brandAnonymous March 28, 2012 at 10:28 PM
it should become a centre for creativity and personal growth!
LongTimeLocal March 29, 2012 at 05:47 AM
It was planned to be a hotel and condo building (requiring some new construction). It was nixed by the council making it untenable, I think because they claimed there wasn't enough water available (yet the Target and Deer Creek centers somehow seem to be OK). One day we'll see some support by the city for creative ideas that retain historical buildings but I'm not holding my breath...
Yannick A. Phillips April 02, 2012 at 03:29 AM
Karina...please let us know if there is ANY chance it can be structed for a mix use with the mill being the substantial operation. Have lots of (young) interested folks in the clothing/cotton farming industry that would welcome resurrecting this mill.
Karina Ioffee April 02, 2012 at 05:13 AM
Hi Yannick. My understanding is that it would cost quite a bit of money ($20,000-$25,000 by some estimates) to apply for a rezoning of the mill. In addition, as has previously been stated, the mill does not have any manufacturing equipment left. So whoever is interested would have to purchase the mill (current selling price not disclosed, but in 2008 it sold for $5.6 million) and then pay for the rezoning and then for all the rehabilitation of the inside as well as the equipment. I would encourage interested parties to get in touch with Cassidy Turley, the company handling the sale, for more information.
Chad Daniels November 16, 2012 at 12:41 AM
I was there yesterday (11-13-12) taking pictures. Electricians and carpenters were inside securing alarm system and re-enforcing from the inside. I had an opportunity to take few pictures from the inside. What a beautiful building! I'm glad to see the city of Petaluma doing all it can to reopen site. It would be a terrible loss if nothing is done to the property. The bulk of the machinery is gone as you stated in other posts, but there are still some large pieces of equipment left and a few smaller ones as well. Good luck to all involved. Sometimes it's not about the money as much as it should be about preservation.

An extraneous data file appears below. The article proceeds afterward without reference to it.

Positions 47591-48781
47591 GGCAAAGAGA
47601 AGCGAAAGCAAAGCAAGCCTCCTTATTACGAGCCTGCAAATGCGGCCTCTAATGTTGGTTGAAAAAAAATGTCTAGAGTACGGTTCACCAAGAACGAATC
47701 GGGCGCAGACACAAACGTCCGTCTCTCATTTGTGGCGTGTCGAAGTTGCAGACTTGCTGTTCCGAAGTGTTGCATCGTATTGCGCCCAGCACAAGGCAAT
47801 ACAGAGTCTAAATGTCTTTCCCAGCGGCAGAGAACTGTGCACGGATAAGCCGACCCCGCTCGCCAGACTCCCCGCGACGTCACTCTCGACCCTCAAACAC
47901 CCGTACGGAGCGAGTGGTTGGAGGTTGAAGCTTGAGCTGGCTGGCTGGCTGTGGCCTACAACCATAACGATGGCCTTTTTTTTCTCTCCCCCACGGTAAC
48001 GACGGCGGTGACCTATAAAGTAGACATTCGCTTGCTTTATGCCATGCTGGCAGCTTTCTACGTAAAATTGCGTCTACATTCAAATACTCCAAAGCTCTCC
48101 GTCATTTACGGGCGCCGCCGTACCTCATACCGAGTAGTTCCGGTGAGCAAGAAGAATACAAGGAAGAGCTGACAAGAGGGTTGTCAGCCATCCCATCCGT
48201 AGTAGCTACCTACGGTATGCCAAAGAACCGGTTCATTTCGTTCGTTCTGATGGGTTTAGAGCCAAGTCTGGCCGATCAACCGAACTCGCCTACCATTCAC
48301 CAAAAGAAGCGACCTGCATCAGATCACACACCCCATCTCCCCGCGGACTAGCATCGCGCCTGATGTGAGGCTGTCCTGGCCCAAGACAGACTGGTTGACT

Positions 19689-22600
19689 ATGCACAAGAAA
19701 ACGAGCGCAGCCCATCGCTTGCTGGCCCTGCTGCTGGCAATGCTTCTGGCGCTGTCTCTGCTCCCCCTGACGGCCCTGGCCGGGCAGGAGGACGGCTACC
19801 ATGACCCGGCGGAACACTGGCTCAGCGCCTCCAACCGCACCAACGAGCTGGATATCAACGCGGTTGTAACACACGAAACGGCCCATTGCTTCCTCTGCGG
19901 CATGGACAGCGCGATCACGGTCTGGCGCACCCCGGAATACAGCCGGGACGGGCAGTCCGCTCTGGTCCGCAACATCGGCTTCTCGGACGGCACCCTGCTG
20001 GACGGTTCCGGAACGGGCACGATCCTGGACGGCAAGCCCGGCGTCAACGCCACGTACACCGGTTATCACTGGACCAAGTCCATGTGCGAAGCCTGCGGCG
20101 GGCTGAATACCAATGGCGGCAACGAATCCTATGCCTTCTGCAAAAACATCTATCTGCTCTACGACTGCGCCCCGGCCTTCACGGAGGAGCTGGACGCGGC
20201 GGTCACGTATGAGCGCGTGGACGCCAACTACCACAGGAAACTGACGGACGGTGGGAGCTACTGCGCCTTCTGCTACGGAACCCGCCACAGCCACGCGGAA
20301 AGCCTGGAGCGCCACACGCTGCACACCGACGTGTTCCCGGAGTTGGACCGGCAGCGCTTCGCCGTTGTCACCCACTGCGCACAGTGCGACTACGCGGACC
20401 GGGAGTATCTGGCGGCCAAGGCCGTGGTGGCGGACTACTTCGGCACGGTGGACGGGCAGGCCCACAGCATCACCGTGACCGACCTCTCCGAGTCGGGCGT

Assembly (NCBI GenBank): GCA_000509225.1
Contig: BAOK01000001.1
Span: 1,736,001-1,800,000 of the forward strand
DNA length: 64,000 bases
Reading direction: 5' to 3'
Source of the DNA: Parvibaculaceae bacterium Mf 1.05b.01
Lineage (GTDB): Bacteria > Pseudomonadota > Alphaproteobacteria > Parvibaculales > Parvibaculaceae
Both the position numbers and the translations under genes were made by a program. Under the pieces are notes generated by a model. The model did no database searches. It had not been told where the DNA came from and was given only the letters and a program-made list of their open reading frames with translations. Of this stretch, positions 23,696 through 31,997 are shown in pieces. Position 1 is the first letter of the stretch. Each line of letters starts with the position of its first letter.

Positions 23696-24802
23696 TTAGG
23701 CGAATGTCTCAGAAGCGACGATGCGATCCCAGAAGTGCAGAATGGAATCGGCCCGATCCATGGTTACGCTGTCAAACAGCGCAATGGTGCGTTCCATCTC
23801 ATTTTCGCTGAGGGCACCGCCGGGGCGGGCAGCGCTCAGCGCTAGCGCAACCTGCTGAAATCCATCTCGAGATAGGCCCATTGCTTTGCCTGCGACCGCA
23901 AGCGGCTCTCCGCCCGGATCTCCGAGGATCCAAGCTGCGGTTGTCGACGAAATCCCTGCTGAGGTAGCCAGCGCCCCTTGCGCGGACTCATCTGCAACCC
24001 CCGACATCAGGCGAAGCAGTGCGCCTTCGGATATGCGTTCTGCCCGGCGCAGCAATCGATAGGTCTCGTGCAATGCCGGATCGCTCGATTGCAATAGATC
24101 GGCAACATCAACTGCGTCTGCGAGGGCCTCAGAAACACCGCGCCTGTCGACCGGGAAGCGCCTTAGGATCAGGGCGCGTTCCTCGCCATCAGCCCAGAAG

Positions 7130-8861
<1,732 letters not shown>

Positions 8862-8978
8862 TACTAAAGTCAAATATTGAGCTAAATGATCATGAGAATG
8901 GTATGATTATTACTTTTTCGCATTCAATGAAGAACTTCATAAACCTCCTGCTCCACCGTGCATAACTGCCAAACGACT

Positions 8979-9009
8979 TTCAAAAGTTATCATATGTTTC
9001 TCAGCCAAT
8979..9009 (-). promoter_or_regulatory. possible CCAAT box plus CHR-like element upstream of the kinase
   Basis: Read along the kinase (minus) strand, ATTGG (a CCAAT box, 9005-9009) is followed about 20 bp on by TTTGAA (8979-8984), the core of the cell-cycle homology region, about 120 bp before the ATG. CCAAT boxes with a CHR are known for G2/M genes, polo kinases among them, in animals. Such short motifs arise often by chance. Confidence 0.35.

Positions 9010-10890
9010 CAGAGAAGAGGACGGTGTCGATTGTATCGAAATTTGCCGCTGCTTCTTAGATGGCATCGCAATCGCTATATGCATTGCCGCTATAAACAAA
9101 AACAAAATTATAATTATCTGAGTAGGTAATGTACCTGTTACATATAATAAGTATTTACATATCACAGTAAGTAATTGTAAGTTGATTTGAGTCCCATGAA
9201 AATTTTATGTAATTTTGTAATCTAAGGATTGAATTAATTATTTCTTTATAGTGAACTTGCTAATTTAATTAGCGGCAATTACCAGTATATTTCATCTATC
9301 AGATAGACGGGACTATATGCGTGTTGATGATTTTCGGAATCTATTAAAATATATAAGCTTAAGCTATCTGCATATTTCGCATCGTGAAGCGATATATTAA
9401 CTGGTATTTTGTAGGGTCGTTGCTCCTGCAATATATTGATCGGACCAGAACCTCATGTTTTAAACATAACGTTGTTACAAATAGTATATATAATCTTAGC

Jay November 25, 2012 at 10:22 PM
Marin Headlands Hostel above Sausalito (formerly Fort Barry) is the perfect prototype. That place is usually packed to the brim, travellers from all over the world, especially groups from Europe and Asia. At $26 per head in the dorms, its actually usually sold-out; a very profitable operation... Sonoma county would be their next stop, if only a great similar affordable option would be available. The City of Petaluma could even be part-owner (well, maybe) to be expediting the paperwork and process...
Karina Ioffee November 26, 2012 at 02:51 AM
Interesting idea, Jay, but whoever purchases the property will need to invest millions of dollars (at least $5 million, is one estimate I've heard) to gut the inside of the mill and put in running water, etc. since there are not bathrooms. All in all, a considerable undertaking, especially for a city that is has lost so much revenue from its general fund over the past 6 years.
Jay November 29, 2012 at 12:00 AM
Hi Karina, if renovation for a hotel is $5M (plumbing etc for 100 rooms) then figure $2M for a hostel. Just two large shower rooms on each floor, dorms, kitchen; it doesn't need to be high-end. In San Francisco about a dozen hostels are booked summers. Those folks google search for similar, and there isn't any up north; Petaluma would be a next stop ... Say 200 dorm beds sold-out for 5 months, covers the mortgage.